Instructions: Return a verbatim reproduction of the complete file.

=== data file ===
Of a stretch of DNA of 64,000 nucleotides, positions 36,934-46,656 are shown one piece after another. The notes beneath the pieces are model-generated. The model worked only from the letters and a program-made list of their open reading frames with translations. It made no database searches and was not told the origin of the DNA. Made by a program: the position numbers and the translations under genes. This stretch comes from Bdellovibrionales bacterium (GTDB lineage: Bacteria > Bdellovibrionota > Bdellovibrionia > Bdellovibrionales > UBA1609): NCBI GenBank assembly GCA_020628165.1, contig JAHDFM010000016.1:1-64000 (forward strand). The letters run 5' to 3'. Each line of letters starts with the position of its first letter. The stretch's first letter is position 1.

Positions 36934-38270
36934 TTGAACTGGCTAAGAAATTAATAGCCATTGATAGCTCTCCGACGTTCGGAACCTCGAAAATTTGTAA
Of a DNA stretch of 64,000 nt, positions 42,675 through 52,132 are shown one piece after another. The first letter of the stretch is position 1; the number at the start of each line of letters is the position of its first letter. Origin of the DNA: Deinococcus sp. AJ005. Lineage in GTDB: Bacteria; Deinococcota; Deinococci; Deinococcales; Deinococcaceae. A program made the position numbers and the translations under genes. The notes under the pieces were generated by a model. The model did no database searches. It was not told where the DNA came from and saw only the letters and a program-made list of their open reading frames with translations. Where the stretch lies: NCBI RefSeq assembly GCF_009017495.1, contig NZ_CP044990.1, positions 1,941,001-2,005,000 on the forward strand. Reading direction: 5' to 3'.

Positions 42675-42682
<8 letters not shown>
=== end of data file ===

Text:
Of a stretch of DNA of 64,000 nucleotides, positions 36,934-46,656 are shown one piece after another. The notes beneath the pieces are model-generated. The model worked only from the letters and a program-made list of their open reading frames with translations. It made no database searches and was not told the origin of the DNA. Made by a program: the position numbers and the translations under genes. This stretch comes from Bdellovibrionales bacterium (GTDB lineage: Bacteria > Bdellovibrionota > Bdellovibrionia > Bdellovibrionales > UBA1609): NCBI GenBank assembly GCA_020628165.1, contig JAHDFM010000016.1:1-64000 (forward strand). The letters run 5' to 3'. Each line of letters starts with the position of its first letter. The stretch's first letter is position 1.

Positions 36934-38270
36934 TTGAACTGGCTAAGAAATTAATAGCCATTGATAGCTCTCCGACGTTCGGAACCTCGAAAATTTGTAA
Of a DNA stretch of 64,000 nt, positions 42,675 through 52,132 are shown one piece after another. The first letter of the stretch is position 1; the number at the start of each line of letters is the position of its first letter. Origin of the DNA: Deinococcus sp. AJ005. Lineage in GTDB: Bacteria; Deinococcota; Deinococci; Deinococcales; Deinococcaceae. A program made the position numbers and the translations under genes. The notes under the pieces were generated by a model. The model did no database searches. It was not told where the DNA came from and saw only the letters and a program-made list of their open reading frames with translations. Where the stretch lies: NCBI RefSeq assembly GCF_009017495.1, contig NZ_CP044990.1, positions 1,941,001-2,005,000 on the forward strand. Reading direction: 5' to 3'.

Positions 42675-42682
<8 letters not shown>